The incredible rise of Frances Tiafoe
From being taunted for having holes in his shoes to tearing holes in the game of some of the world's biggest players.
Is this one of the most inspirational stories in tennis?
Frances Tiafoe has stormed to an Australian Open quarter-final clash with Rafael Nadal, but on Sunday night revealed more of the upbringing that led him to becoming one of the hottest players at Melbourne Park.
The American - who turned 21 on Sunday - broke down after his boilover win over Grigor Dimitrov, having begun training at a Maryland tennis academy while his father worked in maintenance after immigrating from Sierra Leone in the early '90s with Tiafoe's mother, Alphina.
And it was a trip to the West African nation that Tiafoe says gave him new appreciation and perspective of his life in America.
"It was more my pops who wanted me to go there," he said.
"He thought I was getting spoiled. He said, 'you need to get you learned something, get you cultured'.
"Came back definitely thinking different. Came back appreciating everything.
"People talking about me and (brother) Franklin over there. Oh, you know, you have people making fun of us for wearing PE shirts to play tennis, holes in our shoes.
"He said, 'you guys don't even understand. You guys got American passports, got the opportunity to do something great. Go and do it'.
"After that, put things in perspective for me. I ain't ever act spoiled ever again."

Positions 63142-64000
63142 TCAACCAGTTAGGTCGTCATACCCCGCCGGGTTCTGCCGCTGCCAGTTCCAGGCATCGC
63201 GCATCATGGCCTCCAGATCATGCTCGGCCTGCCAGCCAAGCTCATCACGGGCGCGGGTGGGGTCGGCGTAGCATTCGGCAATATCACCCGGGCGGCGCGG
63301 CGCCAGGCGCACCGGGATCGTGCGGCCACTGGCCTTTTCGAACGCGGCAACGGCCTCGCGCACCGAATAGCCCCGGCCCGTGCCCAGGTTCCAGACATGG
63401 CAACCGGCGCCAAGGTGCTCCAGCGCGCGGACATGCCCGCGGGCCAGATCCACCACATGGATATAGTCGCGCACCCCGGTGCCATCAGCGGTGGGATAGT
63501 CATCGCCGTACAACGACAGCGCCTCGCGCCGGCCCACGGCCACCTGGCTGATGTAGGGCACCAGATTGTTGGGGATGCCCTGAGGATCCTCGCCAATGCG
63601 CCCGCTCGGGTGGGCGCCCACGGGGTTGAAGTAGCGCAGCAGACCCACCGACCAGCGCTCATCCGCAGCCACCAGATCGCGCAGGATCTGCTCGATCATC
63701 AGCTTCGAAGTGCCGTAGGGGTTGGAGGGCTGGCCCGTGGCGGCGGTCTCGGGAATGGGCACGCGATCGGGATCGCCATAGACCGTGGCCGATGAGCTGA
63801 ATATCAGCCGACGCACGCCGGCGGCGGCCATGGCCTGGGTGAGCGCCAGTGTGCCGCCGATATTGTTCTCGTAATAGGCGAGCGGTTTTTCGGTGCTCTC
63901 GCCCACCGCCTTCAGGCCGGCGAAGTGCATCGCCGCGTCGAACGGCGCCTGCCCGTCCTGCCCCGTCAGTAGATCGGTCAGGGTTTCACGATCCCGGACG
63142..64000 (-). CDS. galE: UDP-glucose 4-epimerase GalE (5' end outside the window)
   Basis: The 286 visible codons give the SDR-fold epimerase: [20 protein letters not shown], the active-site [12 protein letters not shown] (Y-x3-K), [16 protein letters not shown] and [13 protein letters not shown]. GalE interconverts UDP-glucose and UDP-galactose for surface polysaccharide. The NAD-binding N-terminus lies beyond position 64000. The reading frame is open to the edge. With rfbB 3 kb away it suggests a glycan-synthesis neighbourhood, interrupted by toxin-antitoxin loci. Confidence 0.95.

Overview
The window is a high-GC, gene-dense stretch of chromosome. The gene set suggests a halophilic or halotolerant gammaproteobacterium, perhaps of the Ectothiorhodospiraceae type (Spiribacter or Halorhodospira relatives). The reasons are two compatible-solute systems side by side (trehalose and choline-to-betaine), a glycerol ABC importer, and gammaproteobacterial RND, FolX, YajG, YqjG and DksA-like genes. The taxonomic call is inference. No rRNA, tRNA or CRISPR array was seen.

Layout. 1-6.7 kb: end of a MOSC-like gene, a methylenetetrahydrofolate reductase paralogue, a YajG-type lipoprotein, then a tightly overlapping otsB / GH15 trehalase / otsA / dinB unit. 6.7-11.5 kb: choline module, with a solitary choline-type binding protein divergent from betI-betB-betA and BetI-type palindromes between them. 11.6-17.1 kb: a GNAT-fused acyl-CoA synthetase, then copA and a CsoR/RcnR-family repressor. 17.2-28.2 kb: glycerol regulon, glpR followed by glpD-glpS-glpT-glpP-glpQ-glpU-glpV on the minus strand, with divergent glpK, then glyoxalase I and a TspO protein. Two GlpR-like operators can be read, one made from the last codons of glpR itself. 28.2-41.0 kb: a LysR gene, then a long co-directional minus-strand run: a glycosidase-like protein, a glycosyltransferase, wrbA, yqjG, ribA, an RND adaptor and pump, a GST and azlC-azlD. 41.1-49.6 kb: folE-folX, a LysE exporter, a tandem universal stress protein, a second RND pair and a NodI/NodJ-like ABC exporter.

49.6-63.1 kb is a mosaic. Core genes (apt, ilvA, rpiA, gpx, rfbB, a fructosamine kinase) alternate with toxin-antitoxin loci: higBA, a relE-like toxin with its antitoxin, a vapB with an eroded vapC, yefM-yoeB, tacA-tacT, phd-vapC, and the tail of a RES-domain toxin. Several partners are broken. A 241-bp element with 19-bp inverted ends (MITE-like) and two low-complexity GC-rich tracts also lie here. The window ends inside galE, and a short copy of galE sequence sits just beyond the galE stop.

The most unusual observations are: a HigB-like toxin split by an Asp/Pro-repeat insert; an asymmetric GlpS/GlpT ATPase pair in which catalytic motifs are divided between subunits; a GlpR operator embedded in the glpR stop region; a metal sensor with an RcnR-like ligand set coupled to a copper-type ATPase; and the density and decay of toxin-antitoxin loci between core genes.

Tiafoe and his twin brother, Franklin, took up tennis as youngsters when their father Constant maintained the private club.
The trio lived in a makeshift apartment there, with a New York Times report in 2012 detailing how Constant would "often slept only three hours a night" amid lengthy work hours and a salary of just $21,000 (US) per year, living in a back room of the centre where annual fees would have been upwards of $25,000 a year.
It was Tiafoe - who said on Sunday that he had "worked my ass off" - that declared at the age of 11 that he would become a tennis pro and change his family's life.
"I mean, yeah, it's crazy, man (to now be in the quarter-finals)," he said.
"Obviously if you guys know anything about me, the story in tennis, I obviously wasn't a normal tennis story.
"The beginning of my career, I was playing for them, trying to do everything for my family. Obviously now I put them in a great place. Now I'm trying to do it for me."
There were "a ton of wealthy guys" at the academy Tiafoe said.
But hard work trumped a healthy bank balance.
"You got cats rolling in there with chauffeurs, all that," he said.
"Look, I'm not saying you can't make it if you grew up from a wealthy situation. I mean, a ton of people have. But obviously that gave me an incentive, a reason to give, a reason to work every day, understand why you do it.
"Obviously it's how bad do you really want to be successful essentially. Like, what does that really mean to you? Why are you doing it?
"I mean, obviously you make money, and then what? If there's actually something that is more to you, it's easier to get in the gym and do it each and every day."